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How to Help Highly Emotional Children Cope with Big Feelings!!

 

At any age, crying is a normal response to being overwhelmed by strong feelings, like anger, fear, stress, or even happiness. Some children, however, cry more than others. Those same children may get angry more often, feel frustrated faster, and get overly excited compared to their peers too.

 

The ability to regulate big emotions is largely dependent on age and development. Experiencing things more intensely is also sometimes just part of who someone is.

 

Big emotions can make life a little more difficult for these children unless they learn how to engage in emotion regulation. While this is naturally learned over time, there are ways you can help your child cultivate emotional awareness and adopt healthy coping skills.

 

 

  • Notice and name your emotions: It is hard to deal with your emotions if you can’t identify them. Teach your child to identify their emotions and name them when they appear. This can help when big feelings like anger arrive. Teach them to say, “I am feeling angry” or “I am feeling sad.”

 

  • Understand what behavior is acceptable: Having emotions is okay but hurting people is not. Make sure there are clear guidelines on what is appropriate behavior for your child, even during difficult times. Make it clear that hurting others or breaking objects isn’t acceptable, no matter what the circumstance is

 

  • Count to ten: When emotions are taking over, get your child to count to ten before taking any action. It gives them some time to cool down before things get out of hand. Counting can also help you to have a moment to create composure and make sure you deal with the event calmly too.

 

  • Breathe slowly: In the same way that counting gives your child some time to calm down, breathing slowly can help to bring some calm back to the situation too. Practice slow, measured breathing during other times as well so your child knows what to do when they’re experiencing difficult emotions. Practice breathing in to the count of four and out to the count of four. It can help connect your child to the feeling of what is happening inside their body and allows them to identify the emotion and how it feels for them.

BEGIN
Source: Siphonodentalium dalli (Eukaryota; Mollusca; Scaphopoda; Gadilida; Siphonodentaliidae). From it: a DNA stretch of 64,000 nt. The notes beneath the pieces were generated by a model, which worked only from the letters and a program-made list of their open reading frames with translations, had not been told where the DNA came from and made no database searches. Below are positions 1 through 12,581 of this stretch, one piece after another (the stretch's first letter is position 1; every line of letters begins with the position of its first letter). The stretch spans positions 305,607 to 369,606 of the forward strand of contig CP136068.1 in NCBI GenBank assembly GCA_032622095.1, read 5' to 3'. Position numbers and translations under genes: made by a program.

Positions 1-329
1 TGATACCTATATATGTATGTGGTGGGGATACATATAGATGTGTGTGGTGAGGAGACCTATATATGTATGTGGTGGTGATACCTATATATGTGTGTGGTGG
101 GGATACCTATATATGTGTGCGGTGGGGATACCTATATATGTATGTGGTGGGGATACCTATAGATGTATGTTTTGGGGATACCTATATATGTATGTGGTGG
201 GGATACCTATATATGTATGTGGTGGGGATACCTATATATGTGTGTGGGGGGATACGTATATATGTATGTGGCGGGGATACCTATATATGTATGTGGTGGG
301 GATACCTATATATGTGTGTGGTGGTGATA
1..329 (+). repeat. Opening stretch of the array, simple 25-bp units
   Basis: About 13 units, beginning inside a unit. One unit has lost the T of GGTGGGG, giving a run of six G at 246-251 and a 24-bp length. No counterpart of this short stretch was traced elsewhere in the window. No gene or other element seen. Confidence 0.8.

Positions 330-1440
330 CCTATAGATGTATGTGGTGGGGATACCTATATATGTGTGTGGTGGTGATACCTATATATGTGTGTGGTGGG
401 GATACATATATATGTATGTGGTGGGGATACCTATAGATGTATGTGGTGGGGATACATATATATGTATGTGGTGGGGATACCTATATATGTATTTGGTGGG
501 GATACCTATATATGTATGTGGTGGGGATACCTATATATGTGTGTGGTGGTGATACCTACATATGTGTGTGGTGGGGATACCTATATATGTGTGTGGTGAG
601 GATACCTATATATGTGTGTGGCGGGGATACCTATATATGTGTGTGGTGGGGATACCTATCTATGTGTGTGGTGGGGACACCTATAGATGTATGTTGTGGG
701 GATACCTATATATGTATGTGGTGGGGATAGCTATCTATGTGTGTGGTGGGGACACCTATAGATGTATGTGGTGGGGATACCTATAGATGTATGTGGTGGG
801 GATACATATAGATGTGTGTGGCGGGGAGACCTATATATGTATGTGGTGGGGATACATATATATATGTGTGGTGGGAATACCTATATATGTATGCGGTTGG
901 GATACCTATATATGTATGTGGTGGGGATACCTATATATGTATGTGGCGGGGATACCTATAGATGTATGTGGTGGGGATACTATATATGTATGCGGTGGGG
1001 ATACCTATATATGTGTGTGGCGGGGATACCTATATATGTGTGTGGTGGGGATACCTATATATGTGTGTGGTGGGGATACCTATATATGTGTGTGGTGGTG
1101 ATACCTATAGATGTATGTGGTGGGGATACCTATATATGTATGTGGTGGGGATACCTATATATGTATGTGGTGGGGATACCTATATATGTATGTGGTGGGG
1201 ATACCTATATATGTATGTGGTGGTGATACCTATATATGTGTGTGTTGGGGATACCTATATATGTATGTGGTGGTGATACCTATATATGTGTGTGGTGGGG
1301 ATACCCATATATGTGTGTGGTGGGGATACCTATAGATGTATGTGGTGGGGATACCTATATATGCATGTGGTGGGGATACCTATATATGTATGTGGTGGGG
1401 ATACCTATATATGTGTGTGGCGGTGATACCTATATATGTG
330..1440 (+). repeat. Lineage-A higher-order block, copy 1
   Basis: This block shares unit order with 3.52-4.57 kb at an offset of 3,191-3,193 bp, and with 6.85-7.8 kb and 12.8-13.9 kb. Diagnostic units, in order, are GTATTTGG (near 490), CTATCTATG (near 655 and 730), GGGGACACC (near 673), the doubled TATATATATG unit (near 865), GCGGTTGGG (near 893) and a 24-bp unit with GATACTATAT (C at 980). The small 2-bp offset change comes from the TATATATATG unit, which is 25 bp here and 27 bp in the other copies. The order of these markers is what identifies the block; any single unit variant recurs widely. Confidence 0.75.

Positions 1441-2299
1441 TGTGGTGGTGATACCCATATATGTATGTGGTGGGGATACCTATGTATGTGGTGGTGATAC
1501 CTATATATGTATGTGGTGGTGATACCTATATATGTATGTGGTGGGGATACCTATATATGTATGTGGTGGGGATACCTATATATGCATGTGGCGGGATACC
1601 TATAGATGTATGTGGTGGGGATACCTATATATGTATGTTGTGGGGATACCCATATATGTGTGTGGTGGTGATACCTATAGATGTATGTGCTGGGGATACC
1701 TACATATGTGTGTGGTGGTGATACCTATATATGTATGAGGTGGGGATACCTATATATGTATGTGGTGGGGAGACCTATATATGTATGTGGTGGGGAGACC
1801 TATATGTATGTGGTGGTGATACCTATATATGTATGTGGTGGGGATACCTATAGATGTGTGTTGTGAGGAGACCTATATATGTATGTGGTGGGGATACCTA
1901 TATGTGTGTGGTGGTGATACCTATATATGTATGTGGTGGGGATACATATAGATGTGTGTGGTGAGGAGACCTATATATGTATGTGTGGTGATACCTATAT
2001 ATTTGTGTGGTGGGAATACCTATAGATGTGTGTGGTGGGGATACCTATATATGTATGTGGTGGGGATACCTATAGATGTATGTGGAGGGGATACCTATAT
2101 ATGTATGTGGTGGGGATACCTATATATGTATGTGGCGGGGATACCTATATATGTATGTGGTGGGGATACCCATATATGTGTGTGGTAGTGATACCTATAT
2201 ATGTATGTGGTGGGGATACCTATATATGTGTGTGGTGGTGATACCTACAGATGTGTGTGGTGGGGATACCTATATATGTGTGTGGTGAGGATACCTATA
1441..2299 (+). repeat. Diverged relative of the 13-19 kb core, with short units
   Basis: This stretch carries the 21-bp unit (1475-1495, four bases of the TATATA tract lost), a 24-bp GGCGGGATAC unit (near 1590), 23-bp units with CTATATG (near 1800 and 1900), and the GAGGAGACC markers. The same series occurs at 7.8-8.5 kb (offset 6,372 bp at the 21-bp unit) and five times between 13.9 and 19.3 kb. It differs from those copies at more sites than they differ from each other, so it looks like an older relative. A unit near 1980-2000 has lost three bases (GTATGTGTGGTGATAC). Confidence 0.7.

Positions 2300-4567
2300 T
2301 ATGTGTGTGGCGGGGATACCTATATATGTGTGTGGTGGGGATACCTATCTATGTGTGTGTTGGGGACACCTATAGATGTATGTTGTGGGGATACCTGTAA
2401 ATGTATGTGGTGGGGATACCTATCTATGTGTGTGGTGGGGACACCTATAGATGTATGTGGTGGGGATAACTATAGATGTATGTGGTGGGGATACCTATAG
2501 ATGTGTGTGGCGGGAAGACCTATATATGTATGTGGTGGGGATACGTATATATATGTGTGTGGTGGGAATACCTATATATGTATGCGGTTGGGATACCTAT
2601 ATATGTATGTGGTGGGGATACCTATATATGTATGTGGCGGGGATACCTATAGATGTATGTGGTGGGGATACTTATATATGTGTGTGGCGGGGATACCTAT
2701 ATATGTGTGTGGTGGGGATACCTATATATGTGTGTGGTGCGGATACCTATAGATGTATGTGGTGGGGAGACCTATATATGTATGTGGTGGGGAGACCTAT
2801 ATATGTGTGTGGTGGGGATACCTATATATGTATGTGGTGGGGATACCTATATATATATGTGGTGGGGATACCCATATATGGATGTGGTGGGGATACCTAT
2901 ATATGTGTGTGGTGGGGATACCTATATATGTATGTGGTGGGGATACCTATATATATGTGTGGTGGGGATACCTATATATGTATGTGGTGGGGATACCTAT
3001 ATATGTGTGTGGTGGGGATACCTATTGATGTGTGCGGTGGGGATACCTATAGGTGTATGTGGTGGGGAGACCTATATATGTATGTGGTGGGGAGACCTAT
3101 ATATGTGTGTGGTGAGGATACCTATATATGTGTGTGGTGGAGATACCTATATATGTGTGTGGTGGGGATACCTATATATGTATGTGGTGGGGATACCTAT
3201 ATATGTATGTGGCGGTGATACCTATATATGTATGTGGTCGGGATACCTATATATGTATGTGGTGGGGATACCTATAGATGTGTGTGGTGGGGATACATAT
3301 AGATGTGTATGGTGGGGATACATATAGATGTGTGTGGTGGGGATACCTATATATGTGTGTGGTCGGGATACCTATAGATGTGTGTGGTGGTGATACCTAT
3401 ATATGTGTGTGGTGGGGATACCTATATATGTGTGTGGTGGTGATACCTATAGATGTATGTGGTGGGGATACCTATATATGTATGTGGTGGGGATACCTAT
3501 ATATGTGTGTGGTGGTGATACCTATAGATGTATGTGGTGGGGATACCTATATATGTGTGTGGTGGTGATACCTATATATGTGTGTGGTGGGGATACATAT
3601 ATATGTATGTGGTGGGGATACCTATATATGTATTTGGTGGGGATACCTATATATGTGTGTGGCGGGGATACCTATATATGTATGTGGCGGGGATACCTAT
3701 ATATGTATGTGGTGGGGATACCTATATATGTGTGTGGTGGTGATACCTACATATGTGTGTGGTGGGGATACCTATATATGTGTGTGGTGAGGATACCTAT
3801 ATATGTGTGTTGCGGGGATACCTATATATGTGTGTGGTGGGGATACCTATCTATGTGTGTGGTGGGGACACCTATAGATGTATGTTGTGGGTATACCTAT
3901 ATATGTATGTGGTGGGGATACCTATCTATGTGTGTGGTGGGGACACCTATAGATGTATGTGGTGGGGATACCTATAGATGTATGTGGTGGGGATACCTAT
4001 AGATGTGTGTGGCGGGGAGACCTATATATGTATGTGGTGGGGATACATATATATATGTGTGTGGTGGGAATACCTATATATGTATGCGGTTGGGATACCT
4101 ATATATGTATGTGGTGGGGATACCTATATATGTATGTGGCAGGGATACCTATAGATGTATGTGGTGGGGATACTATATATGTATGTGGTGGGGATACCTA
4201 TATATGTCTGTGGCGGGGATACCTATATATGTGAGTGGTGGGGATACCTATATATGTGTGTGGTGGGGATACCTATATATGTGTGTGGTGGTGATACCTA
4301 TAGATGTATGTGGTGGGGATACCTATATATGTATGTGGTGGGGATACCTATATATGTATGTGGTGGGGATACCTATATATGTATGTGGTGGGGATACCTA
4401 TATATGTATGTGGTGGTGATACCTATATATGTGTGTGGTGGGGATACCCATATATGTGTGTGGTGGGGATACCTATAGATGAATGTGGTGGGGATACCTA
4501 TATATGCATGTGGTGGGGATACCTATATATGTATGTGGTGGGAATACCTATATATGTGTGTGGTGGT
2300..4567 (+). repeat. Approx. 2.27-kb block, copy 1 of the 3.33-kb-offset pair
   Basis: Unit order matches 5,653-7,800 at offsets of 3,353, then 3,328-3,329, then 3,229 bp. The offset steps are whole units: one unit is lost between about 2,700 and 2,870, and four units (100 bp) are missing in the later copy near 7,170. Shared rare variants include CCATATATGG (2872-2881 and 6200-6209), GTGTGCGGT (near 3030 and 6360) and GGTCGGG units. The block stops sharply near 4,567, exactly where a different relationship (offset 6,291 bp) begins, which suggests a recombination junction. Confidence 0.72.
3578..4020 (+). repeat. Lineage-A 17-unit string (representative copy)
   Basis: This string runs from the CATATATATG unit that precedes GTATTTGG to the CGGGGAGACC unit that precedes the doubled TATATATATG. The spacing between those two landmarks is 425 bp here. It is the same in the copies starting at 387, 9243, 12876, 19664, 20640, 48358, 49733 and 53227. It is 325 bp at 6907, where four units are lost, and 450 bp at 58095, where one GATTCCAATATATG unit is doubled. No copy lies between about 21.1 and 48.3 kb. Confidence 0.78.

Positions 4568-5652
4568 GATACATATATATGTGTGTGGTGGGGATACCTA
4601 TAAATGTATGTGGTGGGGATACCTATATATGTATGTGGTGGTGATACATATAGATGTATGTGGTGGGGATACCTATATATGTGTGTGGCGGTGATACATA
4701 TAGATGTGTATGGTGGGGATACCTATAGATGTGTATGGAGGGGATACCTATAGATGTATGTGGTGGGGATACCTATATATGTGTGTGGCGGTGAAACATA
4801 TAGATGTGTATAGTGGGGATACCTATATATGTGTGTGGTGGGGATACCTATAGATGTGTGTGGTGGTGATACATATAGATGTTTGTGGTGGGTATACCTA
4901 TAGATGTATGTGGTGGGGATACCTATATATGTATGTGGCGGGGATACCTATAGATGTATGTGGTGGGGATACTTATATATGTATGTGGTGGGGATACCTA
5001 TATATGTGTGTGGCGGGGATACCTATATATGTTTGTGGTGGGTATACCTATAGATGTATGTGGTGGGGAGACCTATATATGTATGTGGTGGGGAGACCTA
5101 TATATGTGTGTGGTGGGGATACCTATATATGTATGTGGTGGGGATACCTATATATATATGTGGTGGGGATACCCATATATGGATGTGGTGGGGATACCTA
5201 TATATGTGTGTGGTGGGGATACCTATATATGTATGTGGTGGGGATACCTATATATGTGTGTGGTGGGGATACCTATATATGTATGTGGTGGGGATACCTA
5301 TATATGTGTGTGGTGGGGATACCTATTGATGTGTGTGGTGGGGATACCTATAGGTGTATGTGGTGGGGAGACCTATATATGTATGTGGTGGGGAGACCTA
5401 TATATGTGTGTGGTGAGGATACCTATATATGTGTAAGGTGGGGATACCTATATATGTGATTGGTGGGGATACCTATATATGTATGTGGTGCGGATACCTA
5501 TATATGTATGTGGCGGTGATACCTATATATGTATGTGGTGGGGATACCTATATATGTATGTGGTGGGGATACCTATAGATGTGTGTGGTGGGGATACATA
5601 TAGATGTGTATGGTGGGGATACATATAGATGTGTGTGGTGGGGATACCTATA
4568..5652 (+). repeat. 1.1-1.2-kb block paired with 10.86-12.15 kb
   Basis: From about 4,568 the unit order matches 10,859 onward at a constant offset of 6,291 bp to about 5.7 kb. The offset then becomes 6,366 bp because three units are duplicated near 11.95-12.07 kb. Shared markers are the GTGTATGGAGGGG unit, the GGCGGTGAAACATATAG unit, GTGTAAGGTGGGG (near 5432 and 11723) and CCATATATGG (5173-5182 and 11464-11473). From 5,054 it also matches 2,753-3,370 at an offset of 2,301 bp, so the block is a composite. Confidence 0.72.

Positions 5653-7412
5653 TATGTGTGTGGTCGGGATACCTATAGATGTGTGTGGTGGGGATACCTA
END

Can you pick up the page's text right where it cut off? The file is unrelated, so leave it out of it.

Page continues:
• Ask for help: Let your child know it is always okay to ask for help. While you want to set your child up to be able to deal with difficult emotions on their own, they are not always capable. Let them know you are there to help if they come across a situation, they feel they can’t deal with on their own.

 

  • Take time to calm down: When outbursts occur, allow your child to take some time out away from everyone else to calm down. Provide books or music in a quiet space where they can re-group. As your child becomes more familiar with the quiet space and how it affects them, you may find they take themselves there before an outburst occurs.

 

Dealing with difficult emotions is tough, especially for kids. Follow these steps and you’ll be able to help your child deal with their big emotions wherever they occur.

 

A little extra support, direction, and patience from you may be all they need to learn how to handle their emotions in appropriate ways. The process can be overwhelming at times, but the work you put into it can benefit your child for a lifetime.

Keep in mind that there can be a significant plus side to this, too: Kids with big emotions usually feel all emotions intensely. This means that while your overly emotional child may feel extreme anger, they may also be very empathetic or a passionate leader. While they may feel frustration at a level 10, they may feel happiness and excitement at that level too.

 

SAMIRA RAZZAK

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